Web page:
Beer And Trans-Atlantic English Explorations Of The Later 1400s

That passage above is from the The Voyage Made by M. John Hawkins Esquire, 1565. According to the wisdom of Wikipedia, Hawkins was the chief architect of the Elizabethan navy, the first English trader to profit from the Triangle Trade and Treasurer of the Navy from 1577 to 1595. Its from a part of his journal that records French colonial efforts in Florida at their short lived Fort Caroline. While the colony had only been settled in 1564, they had already turned local grapes into wine, apparently the first in North America.

It’s not the earliest record of alcohol use in North America – even if it might be the earliest of production. We have seen before how the French were drinking cider as they worked the Newfoundland shore in the 1520s. But what is interesting to me is that the French in Florida had their choice of products, given the ample source of good bread making grain, but made wine. Which is reasonable as wine is simpler to make than beer, given there is no intermediary stages like malting or mashing.

A few years ago now, I discussed the  provisioning of Martyn Frobisher’s 1578 voyage to mine iron ore on Baffin Island in Canada’s Arctic. The post was based on my luck find of the victualing records. Have a look by clicking on the image to the right. You can see how much biscuit, meal, beer, wine and pork was loaded on board. Note: beer, not malt. He was not brewing beer up on Baffin that year. I’ve discussed late 1500s trans-Atlantic ships’ provisions of malt before, too.

I have been a bit fruitlessly looking for more of those sorts of records, feeling a bit like Manilov in Dead Souls, not getting very deep into things.  I want to turn the clock back further, back past Cartier in the mid-1530s. I have been primarily thinking about what was down in the hold of John Cabot‘s ships on his 1490s voyages to eastern Canada. Until I got into the Cabot era, I had no idea how lucky I was finding the record for Frobisher. An actual victualing bill from the 1570s. Lucky also that the scholarship on that adventurer was not as quirky and proprietary as was the case (perhaps until recently) with Cabot. That has recently broken somewhat in recent years. In 2012, The New York Times reported:

In 2010, an international team of scholars working together in what is called the Cabot Project came upon a set of 514-year-old Italian ledgers that Dr. Ruddock had found decades earlier but which had disappeared from view. They showed that in the spring of 1496, Cabot received seed money for his voyages from the London branch of a Florentine banking house called the Bardi.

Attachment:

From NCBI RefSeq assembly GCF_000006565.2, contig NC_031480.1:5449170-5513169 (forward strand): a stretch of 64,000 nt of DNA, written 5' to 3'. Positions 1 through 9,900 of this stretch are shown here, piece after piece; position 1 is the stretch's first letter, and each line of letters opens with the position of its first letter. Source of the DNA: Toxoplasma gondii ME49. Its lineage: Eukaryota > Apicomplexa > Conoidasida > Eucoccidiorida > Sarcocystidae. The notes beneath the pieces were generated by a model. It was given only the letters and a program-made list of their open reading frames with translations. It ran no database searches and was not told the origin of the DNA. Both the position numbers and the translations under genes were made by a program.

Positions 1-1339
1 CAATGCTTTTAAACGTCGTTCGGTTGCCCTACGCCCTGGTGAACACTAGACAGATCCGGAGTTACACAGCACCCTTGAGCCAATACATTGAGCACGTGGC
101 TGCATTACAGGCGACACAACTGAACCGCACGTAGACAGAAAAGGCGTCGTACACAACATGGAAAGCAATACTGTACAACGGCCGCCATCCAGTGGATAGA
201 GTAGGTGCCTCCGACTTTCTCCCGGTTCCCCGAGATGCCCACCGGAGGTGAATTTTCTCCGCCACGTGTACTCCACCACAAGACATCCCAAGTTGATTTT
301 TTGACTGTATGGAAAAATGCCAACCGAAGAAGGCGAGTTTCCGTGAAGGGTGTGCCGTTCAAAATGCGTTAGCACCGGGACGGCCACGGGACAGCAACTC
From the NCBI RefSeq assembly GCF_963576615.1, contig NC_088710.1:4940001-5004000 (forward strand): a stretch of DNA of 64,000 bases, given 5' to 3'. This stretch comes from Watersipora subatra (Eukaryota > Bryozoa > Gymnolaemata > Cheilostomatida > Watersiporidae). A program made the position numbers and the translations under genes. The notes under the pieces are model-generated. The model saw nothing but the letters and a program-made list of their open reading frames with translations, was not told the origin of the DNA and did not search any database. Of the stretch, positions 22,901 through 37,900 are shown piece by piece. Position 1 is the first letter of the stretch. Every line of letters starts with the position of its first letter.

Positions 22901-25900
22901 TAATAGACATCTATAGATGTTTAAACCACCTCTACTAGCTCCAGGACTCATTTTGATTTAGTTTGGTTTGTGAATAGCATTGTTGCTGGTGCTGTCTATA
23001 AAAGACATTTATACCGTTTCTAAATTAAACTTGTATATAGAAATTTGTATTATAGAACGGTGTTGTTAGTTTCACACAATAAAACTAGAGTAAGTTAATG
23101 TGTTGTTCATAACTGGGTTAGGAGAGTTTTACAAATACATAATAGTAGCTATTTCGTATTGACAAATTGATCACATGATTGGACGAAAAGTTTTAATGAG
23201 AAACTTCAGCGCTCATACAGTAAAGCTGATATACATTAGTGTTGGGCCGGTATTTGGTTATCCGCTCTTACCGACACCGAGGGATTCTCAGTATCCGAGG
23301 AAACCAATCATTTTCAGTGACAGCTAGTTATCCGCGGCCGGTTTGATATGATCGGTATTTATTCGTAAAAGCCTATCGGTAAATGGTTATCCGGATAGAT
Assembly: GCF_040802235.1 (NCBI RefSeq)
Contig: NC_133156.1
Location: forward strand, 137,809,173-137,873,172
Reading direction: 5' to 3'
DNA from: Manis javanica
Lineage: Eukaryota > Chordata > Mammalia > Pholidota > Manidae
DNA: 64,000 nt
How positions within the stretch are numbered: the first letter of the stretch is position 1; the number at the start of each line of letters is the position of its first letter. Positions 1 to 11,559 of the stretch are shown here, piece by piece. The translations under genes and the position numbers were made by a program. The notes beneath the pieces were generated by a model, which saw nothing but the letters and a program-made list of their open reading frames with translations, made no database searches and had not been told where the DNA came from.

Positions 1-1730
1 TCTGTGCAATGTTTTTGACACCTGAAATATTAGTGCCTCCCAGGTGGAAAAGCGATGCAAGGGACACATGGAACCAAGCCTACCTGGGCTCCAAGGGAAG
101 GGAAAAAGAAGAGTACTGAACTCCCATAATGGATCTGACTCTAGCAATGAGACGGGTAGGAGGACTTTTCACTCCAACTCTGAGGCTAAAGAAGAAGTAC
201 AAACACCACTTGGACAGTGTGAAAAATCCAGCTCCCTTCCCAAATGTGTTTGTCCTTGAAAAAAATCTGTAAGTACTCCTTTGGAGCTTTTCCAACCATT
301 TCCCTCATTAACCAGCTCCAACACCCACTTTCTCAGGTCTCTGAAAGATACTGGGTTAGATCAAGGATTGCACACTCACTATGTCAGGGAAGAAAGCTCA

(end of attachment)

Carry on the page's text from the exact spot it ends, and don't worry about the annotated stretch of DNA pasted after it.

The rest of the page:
Plenty has come out related to the new Cabot findings that has given me a bit more hope. We know that Henry the VII gave notice in 1496 that Cabot was authorized to buy victuals for his first voyage and also authorized the second voyage in 1498. We also know that in 1499, a Bristol merchant named William Weston sailed to Newfoundland.* Cabot also might have settled friars at Carbonear, Newfoundland on his third voyage. But there is that problem of the vulnerability of scholarship… ie, people who I can poach from. That hoarders of ideas Cabot scholar Ruddock died in 2005 and Peter Pope who wrote wonderfully about the early Newfoundland trade died in 2017. So I am left to my own wits.

Which means I have to come up with rules for my own research. What do we know? Well, we do know that Bristol was the gateway for English expeditions to the west just as London and other eastern facing ports served, generally speaking, the North and Baltic Seas. In particular, Bristol had a flourishing wine trade in the 1400s. The quantities involved were significant – between 1,000 and 2,500 tons of wine a year through the 1400s, depending on the politics. We have to recall that the English held Gascony from the 1200s until the 1450s. Gascony is know for wine, even including the Bordeaux region. Bristol was where that wine was received for English consumption. So, it is reasonable to expect provisioning of vessels leaving Bristol in the 1400s to have a supply of wine.